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To prevent the spread of Coronavirus, around 20% of the global population are in lockdown with even more social-distancing from others. The last time the world saw an isolation of this scale it was very different in nature: welcome to 17th century Japan, where 30 million people entered the 220 year period known as Sakoku. Not all is as meets the eye though.
Tokugawa Shogun took a firm grip on the country after the long period of Sengoku or ‘Warring States’ – essentially unrest and civil war which lasted from 1467 to 1615. The Shogun believed that Christianity (which had been introduced largely by the Portuguese) and other foreign influences were a threat to the newfound stability of the country.
The policy of seclusion or ‘Sakoku’ (鎖国 lit. Chained/locked country) was enacted by the Tokugawa Shogun, Iemitsu from 1633 and meant that most Japanese couldn’t leave, and foreigners couldn’t enter Japan (without the approval of the authorities) under – the threat and the threat of execution.
Enter the Dutch
Still, with various foreign powers offering temptations of Western science, warfare and wonder, Japan wasn’t quite as closed as ‘closed’ would suggest. in 1634, just off the coast of the southern port city of Nagasaki, a 220mx175m island called Dejima (lit. Exit Island) was created for foreign traders.
After the Portuguese had brought in Christianity along with their firearms, favour turned to the Dutch who brought with them, nothing but goods to trade. They had also shown their commitment to the Shogun through the bombarding of Hara Castle to help quell the Shimabara Christian uprising. Along with the Chinese, the Dutch were the only ships allowed into Dejima and Japan from 1641 onwards.
Only a small number of Japanese had access to the Dejima, there were the 25 families who funded its creation, interpreters and later, scholars. Officially, Dejima was the only place in Japan open to the world and foreign ideas…. Again, in reality, this was not strictly true, there was (albeit limited) trade with Korea via Tsushima, the Ryukyu Kingdom and with the Ainu people of what is now known as Hokkaido. However, Dejima remained the only place in Japan open to the Western world.
Whilst on the tiny island and in between ships, the Dutch kept themselves amused. They introduced Japan to the likes of billiards and badminton, beer was brewed and products like cabbage, tomatoes and chocolate appeared for the first time.
Foreigners didn’t always stay on the island either. In true Shogun style, the Dutch were expected to make the annual 1,200-kilometer trek from Dejima to pay their respects at the capital, Edo. They took ‘exotic’ gifts introducing treasures from around the world, as well as the likes of globes, telescopes, medical teachings, spectacles and more, increasing the exposure to foreign goods and ideas.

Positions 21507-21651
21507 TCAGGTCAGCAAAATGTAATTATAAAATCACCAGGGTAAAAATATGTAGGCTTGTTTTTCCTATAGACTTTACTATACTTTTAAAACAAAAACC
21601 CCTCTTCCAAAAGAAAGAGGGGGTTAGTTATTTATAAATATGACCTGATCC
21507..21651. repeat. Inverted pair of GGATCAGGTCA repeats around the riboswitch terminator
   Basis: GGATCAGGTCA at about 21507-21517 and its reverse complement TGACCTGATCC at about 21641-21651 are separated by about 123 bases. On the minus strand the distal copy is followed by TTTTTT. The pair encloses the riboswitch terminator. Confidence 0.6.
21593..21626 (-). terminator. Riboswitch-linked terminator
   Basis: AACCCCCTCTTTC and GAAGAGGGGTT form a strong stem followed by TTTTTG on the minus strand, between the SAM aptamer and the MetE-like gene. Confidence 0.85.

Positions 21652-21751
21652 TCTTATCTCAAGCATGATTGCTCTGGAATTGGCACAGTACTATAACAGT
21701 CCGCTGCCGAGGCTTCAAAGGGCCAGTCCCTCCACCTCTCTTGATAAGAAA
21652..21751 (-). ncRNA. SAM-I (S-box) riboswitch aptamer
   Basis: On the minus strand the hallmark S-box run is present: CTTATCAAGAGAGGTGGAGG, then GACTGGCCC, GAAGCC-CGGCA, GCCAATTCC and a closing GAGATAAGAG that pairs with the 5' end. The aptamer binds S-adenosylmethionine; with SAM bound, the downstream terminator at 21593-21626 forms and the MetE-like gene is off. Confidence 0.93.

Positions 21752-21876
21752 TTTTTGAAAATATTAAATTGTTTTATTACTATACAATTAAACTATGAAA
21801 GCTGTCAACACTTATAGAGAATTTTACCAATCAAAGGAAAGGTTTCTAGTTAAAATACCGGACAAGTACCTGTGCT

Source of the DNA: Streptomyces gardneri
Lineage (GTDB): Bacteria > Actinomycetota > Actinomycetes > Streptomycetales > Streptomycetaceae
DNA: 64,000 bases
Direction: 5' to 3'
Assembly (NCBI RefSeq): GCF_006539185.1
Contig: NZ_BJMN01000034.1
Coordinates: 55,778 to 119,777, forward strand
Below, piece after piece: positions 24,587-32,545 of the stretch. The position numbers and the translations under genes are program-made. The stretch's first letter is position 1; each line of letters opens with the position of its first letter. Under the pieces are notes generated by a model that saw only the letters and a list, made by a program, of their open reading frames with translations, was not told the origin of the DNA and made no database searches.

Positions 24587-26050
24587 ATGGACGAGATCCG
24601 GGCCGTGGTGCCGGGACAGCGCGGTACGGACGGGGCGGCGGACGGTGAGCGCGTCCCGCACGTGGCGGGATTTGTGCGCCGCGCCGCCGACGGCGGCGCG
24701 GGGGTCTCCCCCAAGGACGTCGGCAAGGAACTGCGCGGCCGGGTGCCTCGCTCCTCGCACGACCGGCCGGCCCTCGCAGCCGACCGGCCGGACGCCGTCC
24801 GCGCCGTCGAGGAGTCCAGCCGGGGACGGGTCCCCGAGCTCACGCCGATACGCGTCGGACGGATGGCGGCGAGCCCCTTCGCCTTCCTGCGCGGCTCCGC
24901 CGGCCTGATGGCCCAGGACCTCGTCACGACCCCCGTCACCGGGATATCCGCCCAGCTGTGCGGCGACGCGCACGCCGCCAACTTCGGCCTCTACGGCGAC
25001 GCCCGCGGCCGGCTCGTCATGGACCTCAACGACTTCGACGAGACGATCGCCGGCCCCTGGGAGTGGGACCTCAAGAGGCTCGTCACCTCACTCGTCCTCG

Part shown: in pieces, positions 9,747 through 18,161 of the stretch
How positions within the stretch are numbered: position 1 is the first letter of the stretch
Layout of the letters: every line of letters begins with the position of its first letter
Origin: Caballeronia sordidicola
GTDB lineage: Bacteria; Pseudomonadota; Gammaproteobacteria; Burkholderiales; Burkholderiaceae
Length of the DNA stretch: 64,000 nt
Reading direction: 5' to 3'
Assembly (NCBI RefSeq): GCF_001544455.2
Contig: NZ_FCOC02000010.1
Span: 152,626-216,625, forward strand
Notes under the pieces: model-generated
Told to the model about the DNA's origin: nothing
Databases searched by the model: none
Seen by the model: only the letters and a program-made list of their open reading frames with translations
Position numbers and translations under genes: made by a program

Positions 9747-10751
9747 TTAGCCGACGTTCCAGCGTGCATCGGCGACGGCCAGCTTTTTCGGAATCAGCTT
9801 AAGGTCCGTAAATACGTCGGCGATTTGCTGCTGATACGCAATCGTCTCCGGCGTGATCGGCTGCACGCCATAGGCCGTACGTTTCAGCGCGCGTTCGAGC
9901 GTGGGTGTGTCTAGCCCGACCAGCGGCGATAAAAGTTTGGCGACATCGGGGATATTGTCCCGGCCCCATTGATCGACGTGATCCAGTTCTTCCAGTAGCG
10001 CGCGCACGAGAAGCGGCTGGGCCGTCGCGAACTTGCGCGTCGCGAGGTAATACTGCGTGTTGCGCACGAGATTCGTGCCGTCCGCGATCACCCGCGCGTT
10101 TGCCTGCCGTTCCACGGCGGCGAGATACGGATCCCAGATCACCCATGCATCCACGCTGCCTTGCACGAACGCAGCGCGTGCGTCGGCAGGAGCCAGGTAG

The audience with the Shogun was an honour and whilst in Edo, the Dutch were housed at the ‘Nagasaki-ya’ building (as documented by Ukiyo-e legend Katsushika Hokusai circa 1802) much to the amusement of the locals.
The end of Sakoku
The eighth Shogun, Tokugawa Yoshimume (1684-1751) took more of a liberal approach to Sakoku in the early 18th century and encouraged ‘Rangaku’ or ‘Dutch learning’ and the wider study of Western medicine, science, military studies, astronomy and more.
The ‘Rangaku’ movement argued that the dissemination of Western ideas and knowledge would strengthen Japan, not weaken it. The movement ultimately led to the removal of the Sakoku policy and the opening–up of Japan.
Sakoku effectively came to a juddering halt as Commodore Perry’s ‘Black Ships’ (kurofune), representing the might of the United States, sailed into Yokohama Bay in 1853 demanding that Japan open trade to the West. This marked a new era and the restoration of the Emperor, the Meji era (1868-1912) and modernisation of Japan.
The Edo period is one of the most exciting periods of Japan’s rich history and possibly one of the most ‘Japanese’ periods in terms of its culture, with its images of samurai and the shogun. However, the Dutch, the Portuguese before them, the Chinese and other nations all had influence over this ‘secluded’ nation. Although not quite as isolated as you might think, the period of seclusion has lent itself positively to Japan and the unique culture that has evolved into what we know and love today.
Japanese history distilled (video)
….and for those of you that want to know a bit more about the history of Japan, take a look at this amusing animated film from Bill Wurtz which gives an overview of the entire history of the country in just 9 minutes. Click on the link, it’s very funny but be warned that some of the language is a bit racy.